Theod. But that I know these tears, I could Baw. Bless us !

dote on 'em, For I do now begin to feel myself

And kneel to catch 'em as they fall, then knit 'em Tucking into a halter, and the ladder

Into an armlet, ever to be honour'd: Turning from me, one pulling at my legs too. But, woman, they are dangerous drops, deceitful, Theod. These truths are no man's tales, but | Full of the weeper, anger and ill nature. all mens' troubles ;

Brun. In my last hours despis’d ? They are, though your strange greatness would Theod. That text should tell out-stare 'em :

How ugly it becomes you to err thus : Witness the daily libels, almost ballads,

Your flames are spent, nothing but smoke mainIn every place almost, in every province, Are made upon your lust; tavern discourses; And those your favour and your bounty suffers, Crowds cram'd' with whispers ; nay, the holy Lie not with you, they do but lay lust on you, temples

And then embrace you as they caught a palsy; Are not without your curses. Now you would | Your power they may love, and like Spanish blush;

jennets But your black tainted blood dare not appear, Commit with such a gustFor fear I should fright that too.

Baw. I would take whipping, Brun. Oh, ye gods !

And pay a fine now!

[Erit. Theod. Do not abuse their names ! they see Theod. But were you once disgrac'd, your actions :

Or fall’n in wealth, like leaves they would fly And your conceal'd sins, though you work like moles,

And become browse for every beast. You willd me Lie level to their justice.

To stock myself with better friends, and servants; Brun. Art thou a son ?

With what face dare you see me, or any mankind, Theod. The more my shame is of so bad a That keep a race of such unheard-of relics, mother,

Bawds, lechers, leeches, female fornications, And more your wretchedness you let me be so. And children in their rudiments to vices, But, woman, (for a mother's name hath left me, Old men to shew examples, and (lest Art Since you have left your honour) mend these Should lose herself in act) to call back Custom? ruins,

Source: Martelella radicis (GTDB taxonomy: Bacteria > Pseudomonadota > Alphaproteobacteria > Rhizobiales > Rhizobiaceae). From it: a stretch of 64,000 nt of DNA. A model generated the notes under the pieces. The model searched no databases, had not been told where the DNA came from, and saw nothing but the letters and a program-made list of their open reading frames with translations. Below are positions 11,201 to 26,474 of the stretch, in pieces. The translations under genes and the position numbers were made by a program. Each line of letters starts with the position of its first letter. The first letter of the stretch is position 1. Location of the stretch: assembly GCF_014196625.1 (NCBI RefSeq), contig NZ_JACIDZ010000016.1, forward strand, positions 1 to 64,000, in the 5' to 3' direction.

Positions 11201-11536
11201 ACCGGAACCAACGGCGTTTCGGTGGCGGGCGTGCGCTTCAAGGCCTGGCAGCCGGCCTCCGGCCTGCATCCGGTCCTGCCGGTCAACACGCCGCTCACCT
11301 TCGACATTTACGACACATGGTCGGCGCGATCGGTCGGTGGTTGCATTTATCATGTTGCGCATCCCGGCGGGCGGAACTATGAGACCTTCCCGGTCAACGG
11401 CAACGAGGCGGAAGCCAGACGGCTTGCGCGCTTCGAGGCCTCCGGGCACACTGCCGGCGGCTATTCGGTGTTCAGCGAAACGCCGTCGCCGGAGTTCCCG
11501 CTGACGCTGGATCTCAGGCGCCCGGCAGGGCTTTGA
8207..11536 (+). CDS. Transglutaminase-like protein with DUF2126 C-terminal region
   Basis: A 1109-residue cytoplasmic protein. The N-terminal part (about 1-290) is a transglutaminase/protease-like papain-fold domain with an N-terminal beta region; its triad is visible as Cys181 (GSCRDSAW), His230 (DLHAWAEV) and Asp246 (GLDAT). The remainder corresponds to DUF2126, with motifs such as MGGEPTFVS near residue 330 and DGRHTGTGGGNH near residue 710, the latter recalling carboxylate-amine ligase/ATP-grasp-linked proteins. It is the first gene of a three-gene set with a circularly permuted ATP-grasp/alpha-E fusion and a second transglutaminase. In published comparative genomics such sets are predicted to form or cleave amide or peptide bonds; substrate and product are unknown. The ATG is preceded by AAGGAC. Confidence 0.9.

Leave these, and live like Niobe ! I told you how; And build again that broken fame; and fairly, And when your eyes have dropt away remembrance

tains you ;

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from you,

me

Of what you were, I am your son: Perform it! Brun. What's that to you, or any,

[Erit

. Ye dross, ye powder'd pigsbones, rhubard clisBrun. Am I a woman, and no more power in

ters!

Must you know my designs? a college of you To tie this tiger up? a soul to no end?

The proverb makes but fools. Have I got shame, and lost my will ? Brunhalt, Prot. But, noble lady From this accursed hour forget thou bor'st him, Brun. Youare a saucy ass too. Off I will not, Or any part of thy blood gave him living ! If you but anger me, 'till a sow gelder Let him be to thee an antipathy,

Have cut you all like colts: Hold me, and kiss A thing thy nature sweats at, and turns back

me! ward :

For I am too much troubled. Make up my Throw all the mischiefs on him that thyself,

treasure, Or women worse than thou art, have invented, And get me horses private; come, about it! And kill him drunk, or doubtful!

(Ereunt. Enter BawDBER, PROTALDYE, and LECURE.

SCENE II.
Baw. Such a sweat
I never was in yet! clipt of my minstrels,

Enter THEODORET, MARTELL, &c.
My toys to prick up wenches withal ? uphold me;
It runs like snow-balls through me!

Theod. Tho' I assure myself, Martell, your Brun. Now, my varlets,

counsel My slaves, my running thoughts, my executions! Had no end but allegiance and my honour, Baw. Lord, how she looks !

Yet I am jealous, I have pass’d the bounds Brun. Hell take you all!

Of a son's duty: For, suppose her worse Baw. We shall be gelt.

Than your report, not by bare circumstance Brun. Your mistress,